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Gambia's 'green' revolution

By Timothy Spence

Journalists have not had an easy time in the 20 years since Yahya Jammeh and his fellow army officers seized power in Gambia. Writers and editors have endured harassment, torture and imprisonment – some have left the country to escape persecution.

In the one of the latest assaults on journalism, the editor and a contributor to the Gambia Voice were charged with conspiracy and writing “false news” in connection with an article they published about young ruling party activists who said they were defecting to the opposition.

Voice chief editor Musa S. Sheriff has stood by the article, which appeared in the Dec. 6-8 edition of the thrice-weekly newspaper. Written by freelancer Sainey M.K. Marenah, the reports describes a meeting where 19 members of the “Green Youths”, a group loyal to the ruling Alliance of Patriotic Re-Orientation and Construction (APRC), announced that they planned to join the United Democratic Party (UDP).

While 19 defections would hardly appear to constitute a revolution, the article was evidently enough to rattle the authorities in the West African country. Sheriff and Marenah were arraigned in a magistrate's court on Jan. 16 after spending three days in jail. Their identity cards were confiscated and they were ordered to pay 20,000 dalasi, or €382, as bond. The journalists were due in court this week [the week of 24 January], but their trial was postponed until Feb. 4, Sheriff and other journalists informed me in an exchange of e-mails. Both men have pleaded not guilty to the charges.

According to the criminal complaint filed with the Banjul court, the two journalists are charged with conspiring to commit a felony for publishing the “Green Youths” article: specifically, “publication of false news with intent to cause fear and alarm to the public” in violation of Section 59(1) of the 2009 criminal code.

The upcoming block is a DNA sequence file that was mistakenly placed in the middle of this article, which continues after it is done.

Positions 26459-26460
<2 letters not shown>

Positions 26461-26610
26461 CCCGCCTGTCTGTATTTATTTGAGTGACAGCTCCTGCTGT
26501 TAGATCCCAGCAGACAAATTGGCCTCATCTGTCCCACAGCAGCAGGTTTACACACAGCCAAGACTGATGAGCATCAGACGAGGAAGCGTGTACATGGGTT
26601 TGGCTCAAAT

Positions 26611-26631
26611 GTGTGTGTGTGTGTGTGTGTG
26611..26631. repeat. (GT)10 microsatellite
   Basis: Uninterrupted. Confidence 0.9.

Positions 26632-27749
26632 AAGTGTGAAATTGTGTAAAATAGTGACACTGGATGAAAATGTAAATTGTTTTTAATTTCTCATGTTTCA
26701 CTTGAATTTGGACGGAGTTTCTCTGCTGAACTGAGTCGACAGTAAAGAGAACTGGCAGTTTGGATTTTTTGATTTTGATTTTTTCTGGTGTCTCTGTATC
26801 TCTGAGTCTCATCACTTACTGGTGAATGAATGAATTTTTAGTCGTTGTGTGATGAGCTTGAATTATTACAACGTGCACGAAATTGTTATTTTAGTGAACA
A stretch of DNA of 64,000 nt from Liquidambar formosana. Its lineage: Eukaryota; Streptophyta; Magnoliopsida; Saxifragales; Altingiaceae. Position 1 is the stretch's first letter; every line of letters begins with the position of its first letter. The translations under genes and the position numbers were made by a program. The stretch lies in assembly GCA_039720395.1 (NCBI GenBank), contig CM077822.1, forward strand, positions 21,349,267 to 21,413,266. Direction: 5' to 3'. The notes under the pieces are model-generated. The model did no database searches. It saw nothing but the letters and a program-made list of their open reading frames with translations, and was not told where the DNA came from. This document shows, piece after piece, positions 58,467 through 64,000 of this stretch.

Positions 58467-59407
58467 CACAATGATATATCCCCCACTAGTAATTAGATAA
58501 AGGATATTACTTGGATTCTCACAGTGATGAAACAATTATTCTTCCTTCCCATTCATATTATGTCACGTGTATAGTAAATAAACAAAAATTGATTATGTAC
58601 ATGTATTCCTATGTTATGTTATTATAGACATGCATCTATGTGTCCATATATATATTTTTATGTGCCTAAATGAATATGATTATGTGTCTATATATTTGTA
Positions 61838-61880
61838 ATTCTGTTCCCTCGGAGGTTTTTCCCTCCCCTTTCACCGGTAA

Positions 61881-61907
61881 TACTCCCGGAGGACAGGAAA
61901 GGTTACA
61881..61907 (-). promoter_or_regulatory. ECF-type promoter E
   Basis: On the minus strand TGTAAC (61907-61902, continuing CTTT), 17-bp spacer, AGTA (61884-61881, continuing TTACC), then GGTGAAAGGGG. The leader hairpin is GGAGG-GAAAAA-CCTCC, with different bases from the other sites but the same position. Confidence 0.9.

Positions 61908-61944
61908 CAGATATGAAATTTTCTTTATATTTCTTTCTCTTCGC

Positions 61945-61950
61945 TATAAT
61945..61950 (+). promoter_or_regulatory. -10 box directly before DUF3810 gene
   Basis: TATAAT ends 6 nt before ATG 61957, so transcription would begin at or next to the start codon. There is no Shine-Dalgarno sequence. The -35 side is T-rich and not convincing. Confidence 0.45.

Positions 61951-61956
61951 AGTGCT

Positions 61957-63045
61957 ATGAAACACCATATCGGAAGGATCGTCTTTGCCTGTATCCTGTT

Sheriff is no newcomer to trouble. The newspaper editor told me that police arrested and tortured him in 2006, and that intelligence agents previously detained him while he worked as a journalist at another paper.

IPI, along with human rights groups and other press freedom organisations, has long pressured Jammeh to loosen his grip on the country's struggling independent press. Perhaps that pressure is beginning to work. At the start of the year, the government cleared the way for the popular Teranga FM station to resume broadcasts and for the daily Standard to start publishing again. Both were shut down by the Jammeh regime in 2012.

Yet Sheriff is less hopeful. “Despite international, regional and national pressure there is no improvement from the government of Gambia in the areas of freedom of the press,” the Voice editor told me by e-mail. “Journalists working in this country are working daily under threat.”

The “Green Youths,” according to Sheriff's newspaper, declared support for another party because the ruling APRC was engaging in “tribal politics” and is failing to live up to its commitments to improve the lives of young Gambians. Predicting whether they succeed in a power shift is guesswork – elections are not due for another two years and at 48, Jammeh is still a young man whose party dominates politics.

But what is more clear is that the APRC has failed to live up to its third political manifesto, released ahead of the last presidential election in November 2011. According to the document, published in the Point newspaper, the party pledged “to uphold and defend the human rights and fundamental freedoms enshrined in Chapter IV of the Constitution of the Second Republic, particularly, the right to life, personal liberty, property, freedom of speech, association, assembly, movement, privacy, equality before the law and freedom of a responsible press.”

What is missing from the manifesto is any mention of having a government that is responsible to its people and their rights as citizens.

Timothy Spence is the IPI's senior press freedom advisor for Africa and the Middle East.

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